Thursday, August 24, 2006


From Radical To Populist

Ned Lamont made an interesting rhetorical swivel in his criticism of Joe Lieberman:

Ned Lamont, who defeated Mr. Lieberman in the Democratic primary in part by stoking antiwar sentiment, said that Mr. Lieberman’s comments put him “way outside the mainstream, not just of Democrats, but of the public at large.”

Mr. Lamont has said he would back a plan for a firm timeline of troop withdrawal from Iraq, a position supported by several other Democrats in the Senate.

“Nobody is talking about isolationism,” Mr. Lamont said, responding in a telephone interview to Mr. Lieberman’s remarks. “The problem is that the Bush administration and Senator Lieberman think that you can fight this like a conventional war, and that’s where they are wrong. We have to deal with homeland security, port security, to really protect ourselves.”
In accenting the latter points, Lamont may have figured out a way to make the radical -- pulling out of Iraq -- "populist."

As Arnold Kling points out at Tech Central Station, the public may now see that forced
"democratization" for the Middle East may be the radical idea -- not the need to withdraw precipitously:

My sense is that popular opinion is likely to gravitate toward one of two positions.

1) The Middle East is a hopeless cauldron of hatred. We should focus on homeland security, stay out of the Middle East, and have as little interaction with the Muslim world as possible; or
2) A major war is inevitable, so that we need to get ready for it. Nothing else will stop Iranian aggression, and nothing else will stifle the funding, sponsoring, and glorification of terrorists.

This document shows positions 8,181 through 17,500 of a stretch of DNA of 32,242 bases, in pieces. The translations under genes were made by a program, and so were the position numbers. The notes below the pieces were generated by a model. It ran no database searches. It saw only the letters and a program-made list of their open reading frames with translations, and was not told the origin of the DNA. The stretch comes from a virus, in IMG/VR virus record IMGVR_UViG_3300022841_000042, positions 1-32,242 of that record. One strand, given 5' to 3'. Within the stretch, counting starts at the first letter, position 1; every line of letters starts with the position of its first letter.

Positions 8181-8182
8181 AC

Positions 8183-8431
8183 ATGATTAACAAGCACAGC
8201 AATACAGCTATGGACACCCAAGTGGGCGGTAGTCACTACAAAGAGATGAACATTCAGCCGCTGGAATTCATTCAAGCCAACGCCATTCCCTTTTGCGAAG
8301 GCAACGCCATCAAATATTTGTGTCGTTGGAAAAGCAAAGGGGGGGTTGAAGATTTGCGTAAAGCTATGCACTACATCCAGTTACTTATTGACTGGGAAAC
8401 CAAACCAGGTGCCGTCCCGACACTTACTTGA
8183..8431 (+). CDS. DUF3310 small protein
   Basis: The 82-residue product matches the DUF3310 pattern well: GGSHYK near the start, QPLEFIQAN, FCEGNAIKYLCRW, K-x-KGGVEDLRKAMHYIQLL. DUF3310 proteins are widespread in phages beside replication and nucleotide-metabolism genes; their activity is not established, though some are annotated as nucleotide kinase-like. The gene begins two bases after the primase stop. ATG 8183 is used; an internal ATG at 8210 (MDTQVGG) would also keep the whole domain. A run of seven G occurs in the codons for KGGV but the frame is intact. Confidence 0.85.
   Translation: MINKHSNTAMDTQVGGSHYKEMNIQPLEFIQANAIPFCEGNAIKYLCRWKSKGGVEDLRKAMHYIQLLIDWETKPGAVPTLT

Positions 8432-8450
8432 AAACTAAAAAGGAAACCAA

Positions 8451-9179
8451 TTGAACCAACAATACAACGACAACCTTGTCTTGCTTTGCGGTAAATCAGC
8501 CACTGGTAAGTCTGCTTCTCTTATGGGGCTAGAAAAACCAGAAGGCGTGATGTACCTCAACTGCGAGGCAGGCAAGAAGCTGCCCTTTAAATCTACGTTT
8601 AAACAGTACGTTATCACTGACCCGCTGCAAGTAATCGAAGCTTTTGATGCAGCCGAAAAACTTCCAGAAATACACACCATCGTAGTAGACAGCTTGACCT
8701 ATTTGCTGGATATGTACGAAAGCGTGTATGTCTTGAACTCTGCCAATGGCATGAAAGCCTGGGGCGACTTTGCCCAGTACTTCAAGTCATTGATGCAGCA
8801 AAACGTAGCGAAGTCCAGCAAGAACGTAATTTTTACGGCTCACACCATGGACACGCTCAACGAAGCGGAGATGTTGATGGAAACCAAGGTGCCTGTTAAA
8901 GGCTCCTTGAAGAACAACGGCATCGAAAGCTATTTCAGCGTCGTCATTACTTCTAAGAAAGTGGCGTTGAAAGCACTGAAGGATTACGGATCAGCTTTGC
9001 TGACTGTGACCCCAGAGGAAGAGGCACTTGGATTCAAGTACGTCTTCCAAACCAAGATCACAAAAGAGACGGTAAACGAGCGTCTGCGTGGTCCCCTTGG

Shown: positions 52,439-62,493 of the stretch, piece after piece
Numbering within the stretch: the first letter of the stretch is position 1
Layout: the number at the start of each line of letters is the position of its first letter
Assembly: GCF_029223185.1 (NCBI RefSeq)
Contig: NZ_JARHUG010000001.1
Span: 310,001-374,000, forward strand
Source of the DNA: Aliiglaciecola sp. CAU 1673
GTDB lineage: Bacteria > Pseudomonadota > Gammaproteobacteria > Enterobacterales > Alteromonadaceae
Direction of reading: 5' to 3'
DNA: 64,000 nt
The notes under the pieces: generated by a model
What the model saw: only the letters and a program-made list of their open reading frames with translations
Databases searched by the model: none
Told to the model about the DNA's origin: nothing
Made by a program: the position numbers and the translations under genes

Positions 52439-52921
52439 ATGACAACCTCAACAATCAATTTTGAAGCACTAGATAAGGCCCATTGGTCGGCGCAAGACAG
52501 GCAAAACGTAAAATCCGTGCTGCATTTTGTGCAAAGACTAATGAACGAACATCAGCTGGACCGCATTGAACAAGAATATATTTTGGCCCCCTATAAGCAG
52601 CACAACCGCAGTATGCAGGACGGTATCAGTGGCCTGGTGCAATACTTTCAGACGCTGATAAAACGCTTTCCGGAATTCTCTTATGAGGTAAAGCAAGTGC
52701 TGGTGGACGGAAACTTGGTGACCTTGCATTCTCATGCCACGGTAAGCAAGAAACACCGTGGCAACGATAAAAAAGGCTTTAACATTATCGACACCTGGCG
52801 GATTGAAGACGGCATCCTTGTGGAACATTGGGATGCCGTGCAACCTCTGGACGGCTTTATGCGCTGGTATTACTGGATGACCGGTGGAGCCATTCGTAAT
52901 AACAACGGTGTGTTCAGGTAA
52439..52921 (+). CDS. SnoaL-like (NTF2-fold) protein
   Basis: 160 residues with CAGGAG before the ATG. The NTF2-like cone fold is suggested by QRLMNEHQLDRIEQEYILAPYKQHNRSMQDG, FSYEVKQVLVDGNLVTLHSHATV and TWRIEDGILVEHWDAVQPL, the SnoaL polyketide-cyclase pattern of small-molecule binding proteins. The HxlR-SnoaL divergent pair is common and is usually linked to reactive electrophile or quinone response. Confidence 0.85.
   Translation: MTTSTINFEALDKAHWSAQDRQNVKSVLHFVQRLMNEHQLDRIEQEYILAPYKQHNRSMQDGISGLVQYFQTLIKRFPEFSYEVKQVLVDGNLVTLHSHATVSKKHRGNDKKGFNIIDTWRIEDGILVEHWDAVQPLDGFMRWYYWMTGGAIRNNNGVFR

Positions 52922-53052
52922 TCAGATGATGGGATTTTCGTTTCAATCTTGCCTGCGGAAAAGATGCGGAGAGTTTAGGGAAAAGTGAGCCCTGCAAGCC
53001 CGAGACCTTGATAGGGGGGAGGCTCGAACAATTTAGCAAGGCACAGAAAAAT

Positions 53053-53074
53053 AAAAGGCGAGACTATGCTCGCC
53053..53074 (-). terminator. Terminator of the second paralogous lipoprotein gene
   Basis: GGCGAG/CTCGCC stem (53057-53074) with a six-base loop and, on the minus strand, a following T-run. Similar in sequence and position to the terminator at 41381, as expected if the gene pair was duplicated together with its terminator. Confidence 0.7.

In 2008, I believe that either a Republican running on (1) as a platform or a Democrat running on (2) as a platform could win broad bipartisan support. However, my guess is that the Democrats are likely to come closer to representing (1) in 2008, and as of now my sense is that (1) is more popular than (2).

In my own thinking, I tend to vacillate between (1) and (2). The advantage of (2) is that it helps align our interests with the UK and Israel, which are not in a position to adopt (1). The UK, with its larger and more radical Muslim population, necessarily is affected by international Muslim belligerence. For Israel, staying out of the Middle East is not an option.

The main prediction from this essay is that we will see an outbreak of popular frustration in the next few years. I think that many people are tired of political spin machines, diplomatic "solutions," and fancy intellectual models of the world that fail in practice. They long for a leader who talks straight and who can make the plays work on the field the way they were designed to work on the chalkboard.

The failures of elitist thinking will create an adverse environment for haughty, cerebral politicians such as Tony Blair or Benjamin Netanyahu. Instead, I expect more populist figures to emerge, which gives me considerable misgivings. I think that populist economics is mostly bad. If voters turn to populists on the issue of national security, my guess is that the economy will suffer for it.

But I think that the popular instinct is that the elites so far have not gotten it right on security and Islamic militancy. And in that regard, the popular instinct is right.
So, in Connecticut, it can be argued that Lamont is attempting to portray Lieberman as one of the "haughty politicians" that Kling describes (not too difficult, in my view). Furthermore, Lamont is arguing that his quote-antiwar-unquote position is now represents the mainstream -- as opposed to the "Iraq liberation" view of Lieberman and bush.

Given that Kling has previously been more supportive of the administration, his take on where popular opinion is going may very well be correct. If so, Lieberman may be heading for a second defeat in Connecticut.

That John McCain is
making an apparent step away from his earlier full-throated support of the Bush strategy (with notable detours on issues such as torture) suggests that reflexive defense of the status quo is no longer working -- and sentiment against the war is becoming less a radical notion.

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